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Chapter 2 part A

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  1. Chapter 2 part A

  2. Chemistry – scientific study of matter • Matter – anything that has mass and occupies space • There is a difference between mass and weight • Mass – quantity of particles – when quantitate the number of particles per some unit volume- that is Density

  3. Weight – need some pulling force on the particles – on the earth it is termed gravity • Gravity exerts a linear acceleration on each particle – thus the more particles the heavier is the object

  4. Elements • Building blocks of matter • Simplest pure chemical substance that cannot be broken down by ordinary chemical means • 92 naturally occurring elements • In order to make synthetic elements – must bombard a natural occurring element and change it – but the new element must exist long enough to measure its properties in order to be listed on Periodic Chart

  5. Fields of Chemistry Inorganic Organic • All molecules in organic chemistry must contain carbon – in an organified manner – which basically says you need some hydrogens- thus organic chemistry is a “Hydrocarbon” chemistry • CO2 contains carbon – but since it does not contain hydrogen – it is inorganic

  6. Organic Chemistry(Life Based Chemistry) • Biochemistry Polymer Chem. Geological • Organic Chemistry is a study of matter of life-based entities • Biochemistry studies organisms living now. The other fields of Organic Chemistry studies remnants of life – like oil, for example.

  7. Biochemistry Animal Plant Human Other Animals Since our focus is on human biochemistry – we can discuss 26 elements rather than all of the naturally occurring 92

  8. Human Body Elements • 96 % Carbon, Hydrogen, Oxygen, Nitrogen • 3 % Phosphorous, Potassium, Iodine, Sulfur, Calcium, Iron, Magnesium • 1 % termed “trace elements” Boron, chromium, manganese, nickel, tin, vanadium, molybdenum, arsenic, lithium, aluminium, strontium, cesium and silicon

  9. Atom • Smallest intact unit of matter that can enter into a chemical reaction • On the Periodic Chart each element is represented by one atom of the element • On the Periodic Chart an atom is in its best form (the charge is neutral) • The atom is made up of sub-atomic particles neutrons, protons and electrons Currently chemist even have described sub-sub atomic particles – leptons, bosons and others

  10. Sub-Atomic Particles • Particle Mass in Grams Charge • Neutron 1.678 x 10 -24 Neutral • Proton 1.672 x 10 -24 Positive • Electron 9.108 x 10 -28 Negative

  11. How Big is an Atom • The average width of the atomic nucleus is • 10-3 picometers • The Average width of the entire atom is • 102 picometers What is a picometer?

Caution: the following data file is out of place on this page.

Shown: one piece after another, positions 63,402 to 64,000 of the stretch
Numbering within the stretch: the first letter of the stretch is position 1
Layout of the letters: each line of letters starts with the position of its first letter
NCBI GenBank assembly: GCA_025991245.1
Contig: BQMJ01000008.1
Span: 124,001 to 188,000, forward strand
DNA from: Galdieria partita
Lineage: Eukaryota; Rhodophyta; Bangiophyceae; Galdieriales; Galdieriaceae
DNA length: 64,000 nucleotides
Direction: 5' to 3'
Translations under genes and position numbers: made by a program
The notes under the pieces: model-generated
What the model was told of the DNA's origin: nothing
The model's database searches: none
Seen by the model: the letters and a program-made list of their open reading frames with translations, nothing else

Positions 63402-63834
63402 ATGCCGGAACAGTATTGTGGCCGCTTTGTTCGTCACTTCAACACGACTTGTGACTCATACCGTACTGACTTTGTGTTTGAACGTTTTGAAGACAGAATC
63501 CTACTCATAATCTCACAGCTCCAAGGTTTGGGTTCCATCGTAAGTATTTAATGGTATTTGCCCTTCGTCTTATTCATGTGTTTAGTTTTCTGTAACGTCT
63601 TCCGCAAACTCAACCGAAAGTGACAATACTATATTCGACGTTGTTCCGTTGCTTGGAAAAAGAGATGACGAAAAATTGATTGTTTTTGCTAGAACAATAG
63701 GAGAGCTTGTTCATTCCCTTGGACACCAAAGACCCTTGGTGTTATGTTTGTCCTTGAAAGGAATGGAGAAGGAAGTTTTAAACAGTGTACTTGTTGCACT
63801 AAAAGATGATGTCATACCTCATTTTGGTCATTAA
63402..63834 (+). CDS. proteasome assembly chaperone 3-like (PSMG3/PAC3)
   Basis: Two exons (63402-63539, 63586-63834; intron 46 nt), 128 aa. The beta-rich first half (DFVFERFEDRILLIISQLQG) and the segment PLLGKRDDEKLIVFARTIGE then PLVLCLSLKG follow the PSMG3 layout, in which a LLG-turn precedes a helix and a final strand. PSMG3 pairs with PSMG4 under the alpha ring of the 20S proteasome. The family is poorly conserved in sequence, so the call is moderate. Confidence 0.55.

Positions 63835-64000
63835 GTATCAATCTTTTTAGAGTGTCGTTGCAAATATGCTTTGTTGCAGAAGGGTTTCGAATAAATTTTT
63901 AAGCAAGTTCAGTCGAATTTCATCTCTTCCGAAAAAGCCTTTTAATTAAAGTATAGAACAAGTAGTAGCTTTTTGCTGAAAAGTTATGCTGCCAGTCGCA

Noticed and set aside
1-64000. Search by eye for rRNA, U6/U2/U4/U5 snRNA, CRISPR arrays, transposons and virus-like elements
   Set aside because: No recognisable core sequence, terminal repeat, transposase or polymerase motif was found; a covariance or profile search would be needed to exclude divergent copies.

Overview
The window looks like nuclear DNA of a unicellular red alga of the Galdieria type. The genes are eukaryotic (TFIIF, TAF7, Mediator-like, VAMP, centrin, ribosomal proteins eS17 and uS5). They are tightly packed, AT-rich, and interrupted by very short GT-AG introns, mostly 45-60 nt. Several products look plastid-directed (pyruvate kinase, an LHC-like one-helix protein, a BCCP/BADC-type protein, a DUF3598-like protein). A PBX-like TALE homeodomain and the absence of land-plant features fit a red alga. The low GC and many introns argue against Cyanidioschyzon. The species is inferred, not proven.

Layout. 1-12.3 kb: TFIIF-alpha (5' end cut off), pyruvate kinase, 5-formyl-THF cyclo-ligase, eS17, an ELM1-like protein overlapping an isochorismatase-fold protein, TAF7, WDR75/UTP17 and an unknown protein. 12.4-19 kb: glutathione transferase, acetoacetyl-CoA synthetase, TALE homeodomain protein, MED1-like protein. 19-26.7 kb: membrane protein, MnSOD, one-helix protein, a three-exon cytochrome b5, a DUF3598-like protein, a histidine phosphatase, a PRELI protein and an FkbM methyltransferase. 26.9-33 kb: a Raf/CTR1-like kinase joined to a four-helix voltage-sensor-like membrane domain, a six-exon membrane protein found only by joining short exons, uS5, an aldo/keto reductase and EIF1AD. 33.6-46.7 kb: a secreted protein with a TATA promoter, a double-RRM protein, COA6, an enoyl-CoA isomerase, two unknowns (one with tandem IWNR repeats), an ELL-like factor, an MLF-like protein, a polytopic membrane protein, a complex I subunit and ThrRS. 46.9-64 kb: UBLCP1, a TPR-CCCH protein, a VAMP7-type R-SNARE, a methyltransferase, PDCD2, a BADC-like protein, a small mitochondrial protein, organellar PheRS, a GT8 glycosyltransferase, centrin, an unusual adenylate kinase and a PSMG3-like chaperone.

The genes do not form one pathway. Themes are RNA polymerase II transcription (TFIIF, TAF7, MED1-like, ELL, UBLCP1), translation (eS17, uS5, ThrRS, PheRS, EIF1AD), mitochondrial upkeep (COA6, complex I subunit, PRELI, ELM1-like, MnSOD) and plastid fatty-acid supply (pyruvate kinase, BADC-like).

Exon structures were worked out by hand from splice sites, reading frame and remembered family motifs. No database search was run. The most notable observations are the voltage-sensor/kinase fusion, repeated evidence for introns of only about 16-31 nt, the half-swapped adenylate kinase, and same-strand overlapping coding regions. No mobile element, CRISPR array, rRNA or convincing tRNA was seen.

12. Metric System Lengths

  13. Atomic Descriptors • Atomic Number – main descriptor – the number of protons • Atomic Mass ( can be given as an approximate value or Complete Atomic Mass) • Approximate – number of neutrons plus protons-since the electrons are so much smaller • Complete Atomic Mass – “Atomic Mass Units” or Daltons (this includes the electrons)

  14. Atomic Mass Units History • The chemist John Dalton was the first to suggest the mass of one atom of hydrogen as the atomic mass unit. Francis Aston, inventor of the mass spectrometer, later used 1⁄16 of the mass of one atom of oxygen-16 as his unit. • Before 1961, the physical atomic mass unit (amu) was defined as 1⁄16 of the mass of one atom of oxygen-16, while the chemical atomic mass unit (amu) was defined as 1⁄16 of the average mass of an oxygen atom (taking the natural abundance of the different oxygen isotopes into account). Both units are slightly smaller than the unified atomic mass unit, which was adopted by the International Union of Pure and Applied Physics in 1960 and by the International Union of Pure and Applied Chemistry in 1961. Hence, before 1961 physicists as well as chemists used the symbol amu for their respective (and slightly different) atomic mass units. One still sometimes finds this usage in the scientific literature today. However, the accepted standard is now the unified atomic mass unit (symbol u), with: 1 u = 1.000 317 9 amu (physical scale) = 1.000 043 amu (chemical scale). Since 1961, by definition the unified atomic mass unit is equal to one-twelfth of the mass of a carbon-12 atom.

  15. Calculate the AMU in Grams • 1/12th the Mass of Carbon -12 • Carbon has an atomic number of 6 – thus 6 protons • It has an atomic mass rounded off to 12 – thus 6 protons and 6 neutrons • An atom on the periodic chart is neutrally charged – thus if 6 protons then 6 electrons

  16. Calculate the total mass of Carbon -12 then divide by 12 to get 1/12th the mass • 6 x 1.674 x 10 -24 (for number of neutrons) + 6 x 1.672 x 10-24(for number of protons) + 6 x 9.108 x 10-28(for number of electrons) = 20.0142 x 10-24(total mass of Carbon -12) • Then divide by 12 = 1.66 x 10-24 thus 1 AMU in grams is 1.66 x 10-24grams